Saturday, August 11, 2018

Dot-to-Dot Philadelphia Product Review


I have a fun Timberdoodle product to share with you today, Dot-to-Dot Philadelphia!  This Dot-to-Dot book, done by award winning dot-to-dot artist David Kalvitis, was created to honor the centennial of Benjamin Franklin Parkway, a mile long cultural boulevard in Philadelphia.  This book includes 23 challenging dot-to-dot puzzles of museums, public art, architecture, fountains and various attractions in the Parkway Museums District.  There are one page puzzles and two page puzzles included ranging in size from 156 to almost 1700 connectable dots.  There is a puzzle key located in the back of the book that identifies which Parkway attraction is being featured.  Note however that pictures of solved puzzles are not included in this key.  This book is recommended for ages 8-108!

Prepping for our homeschool year

I have been working on preparing for our upcoming school year and this has been such a fun book to have to relax, destress and take a break.  With all of my medical stuff that crept up this summer I am finding that I need to have more down time than I did previously.  This book was fun and relaxing for me and it was rewarding to see my completed puzzles.

Our Dot-to-Dot Philadelphia book

I used a black, fine tipped pen and ruler on occasion

This is the first puzzle in the book and the first one I completed myself.  I used a ruler for every line in this puzzle.  I like the way it turned out but I didn't like the way that some of my ruler lines smeared (not much but enough to make me prefer freehand).

Here are the directions for the above puzzle.  Every puzzle except one in this book has the above directions with a different end * number.

Can you guess what this dot-to-dot will be?

I still didn't know here.

It was here that I had a pretty good guess.

If you guessed The Thinker you were right.

This was one of my favorite dot-to-dots so far.  Unlike my first, I did not use a ruler at all for this one.  It was so relaxing to sit on my back porch and complete this puzzle.  I had fun guessing what I thought it might be and then I saw The Thinker emerge before my eyes.  The Thinker by Auguste Rodin can be found at the Rodin Museum in Philadelphia.

Remember when I said that one puzzle had different directions?  That would be this puzzle for The Thinker.

Completed puzzle of Fairmount Water Works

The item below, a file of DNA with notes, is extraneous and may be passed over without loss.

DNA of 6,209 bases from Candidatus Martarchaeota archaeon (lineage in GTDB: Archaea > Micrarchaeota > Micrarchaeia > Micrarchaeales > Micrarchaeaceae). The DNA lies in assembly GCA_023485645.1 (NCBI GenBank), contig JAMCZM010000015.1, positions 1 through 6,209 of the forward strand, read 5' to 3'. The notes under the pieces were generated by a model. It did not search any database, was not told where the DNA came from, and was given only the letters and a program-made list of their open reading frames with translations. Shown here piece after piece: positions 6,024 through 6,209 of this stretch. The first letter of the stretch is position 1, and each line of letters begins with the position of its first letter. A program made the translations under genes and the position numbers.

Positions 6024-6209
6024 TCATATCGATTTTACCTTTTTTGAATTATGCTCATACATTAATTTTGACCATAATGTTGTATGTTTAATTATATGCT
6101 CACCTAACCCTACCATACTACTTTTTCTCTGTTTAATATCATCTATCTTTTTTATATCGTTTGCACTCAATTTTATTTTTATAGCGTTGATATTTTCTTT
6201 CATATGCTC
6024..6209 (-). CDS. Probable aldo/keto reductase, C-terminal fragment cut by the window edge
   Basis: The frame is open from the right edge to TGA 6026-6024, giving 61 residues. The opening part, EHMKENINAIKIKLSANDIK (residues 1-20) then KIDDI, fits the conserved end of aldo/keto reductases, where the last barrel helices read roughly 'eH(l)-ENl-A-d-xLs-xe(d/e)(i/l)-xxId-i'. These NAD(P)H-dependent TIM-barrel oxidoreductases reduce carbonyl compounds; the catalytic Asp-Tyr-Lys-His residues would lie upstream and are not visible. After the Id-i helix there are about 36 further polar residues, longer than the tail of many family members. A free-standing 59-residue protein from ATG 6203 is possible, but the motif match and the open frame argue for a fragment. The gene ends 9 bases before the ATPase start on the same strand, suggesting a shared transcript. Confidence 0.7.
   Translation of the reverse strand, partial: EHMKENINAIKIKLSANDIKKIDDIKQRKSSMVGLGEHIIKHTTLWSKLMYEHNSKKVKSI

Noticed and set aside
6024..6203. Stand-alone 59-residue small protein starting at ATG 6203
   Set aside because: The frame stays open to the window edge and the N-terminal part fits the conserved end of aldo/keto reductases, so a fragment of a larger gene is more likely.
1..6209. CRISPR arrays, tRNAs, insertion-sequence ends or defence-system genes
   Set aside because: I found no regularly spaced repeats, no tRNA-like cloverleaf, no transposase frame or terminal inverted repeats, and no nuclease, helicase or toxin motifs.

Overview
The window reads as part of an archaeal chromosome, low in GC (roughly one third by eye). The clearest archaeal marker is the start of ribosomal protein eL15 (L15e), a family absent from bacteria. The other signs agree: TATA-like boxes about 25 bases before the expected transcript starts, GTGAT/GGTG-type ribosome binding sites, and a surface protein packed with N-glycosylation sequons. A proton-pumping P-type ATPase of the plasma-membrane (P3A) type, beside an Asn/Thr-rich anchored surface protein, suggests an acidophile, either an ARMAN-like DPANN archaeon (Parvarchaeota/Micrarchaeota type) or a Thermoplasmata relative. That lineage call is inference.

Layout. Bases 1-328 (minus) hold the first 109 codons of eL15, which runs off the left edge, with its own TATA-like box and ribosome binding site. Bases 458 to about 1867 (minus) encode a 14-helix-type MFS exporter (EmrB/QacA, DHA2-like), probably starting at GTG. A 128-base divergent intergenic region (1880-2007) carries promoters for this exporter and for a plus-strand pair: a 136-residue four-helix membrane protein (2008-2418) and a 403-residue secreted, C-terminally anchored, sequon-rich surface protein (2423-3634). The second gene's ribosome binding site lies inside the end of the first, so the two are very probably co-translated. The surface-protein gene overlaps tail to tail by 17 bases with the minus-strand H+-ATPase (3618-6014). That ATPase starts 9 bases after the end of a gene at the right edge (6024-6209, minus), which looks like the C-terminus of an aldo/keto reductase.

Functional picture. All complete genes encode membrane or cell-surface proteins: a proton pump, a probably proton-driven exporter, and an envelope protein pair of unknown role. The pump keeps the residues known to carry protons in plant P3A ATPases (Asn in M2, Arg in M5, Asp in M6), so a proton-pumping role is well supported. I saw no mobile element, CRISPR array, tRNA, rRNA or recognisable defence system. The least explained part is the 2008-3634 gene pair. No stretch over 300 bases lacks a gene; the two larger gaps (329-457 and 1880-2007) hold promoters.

(Special note: this puzzle said it ended with *797 but I ended with *793)
Update: Thanks so much to the commenter who told me where the remaining dots are located - to the very right of the page, they are part of the roof line of the building.  I now see them!

I don't want to give away all the featured attractions in this book but I did want to show you what a two page completed puzzle looks like.  Even though this puzzle spanned two pages I found that I really enjoy freehand more than using a ruler (no smears).  I used a ruler for one line and then decided to just do my best and have fun.  So please know that you may have a preference to use a ruler but you don't have to have one.  Also I chose to use a fine tipped, black pen but you may prefer pencil (in which you can erase).  Just have fun!

This is such a fun and inexpensive book.  It's a great add on if you are studying the United States, planning a trip to Philadelphia, or just want something to help you relax and destress from the busyness of life.  I am planning on having A and B complete a few of these puzzles throughout the year as a fun component of their homeschool curriculum.  I would highly recommend it.  Dot-to-Dot Philadelphia can be purchased individually from Timberdoodle and is also part of their 11th Grade Curriculum Kit.

Disclosure:  Huge shout out to Timberdoodle for selecting me as a Timberdoodle Blogger.  Timberdoodle sent my family Dot-to-Dot Philadelphia for free in exchange for our honest review.  All opinions are my own.

8 comments:

Unknown said...
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david said...

Nice job.

The Art Kit www.theartkitblog.com said...

What a fun book! We’ve really been enjoying it as well.

Kathy M said...



Looks like a really good book You are learning and having fun at the same time!

Amanda Hopkins said...

Dot-to-Dots are a great way to relax, especially when you're not feeling good. I hope you feel better!

Kathryn said...

Thanks Amanda!

Unknown said...

Kathyrn,
The "missing" dots are not missing from the Waterworks puzzle. They are on the very right of the page. They are part of the roof line of the building. If you go directly south of the * in the Tip they are 3" down.
Thanks for the great review :)

Kathryn said...

Yes, yes I see them! Thank you for pointing that out :)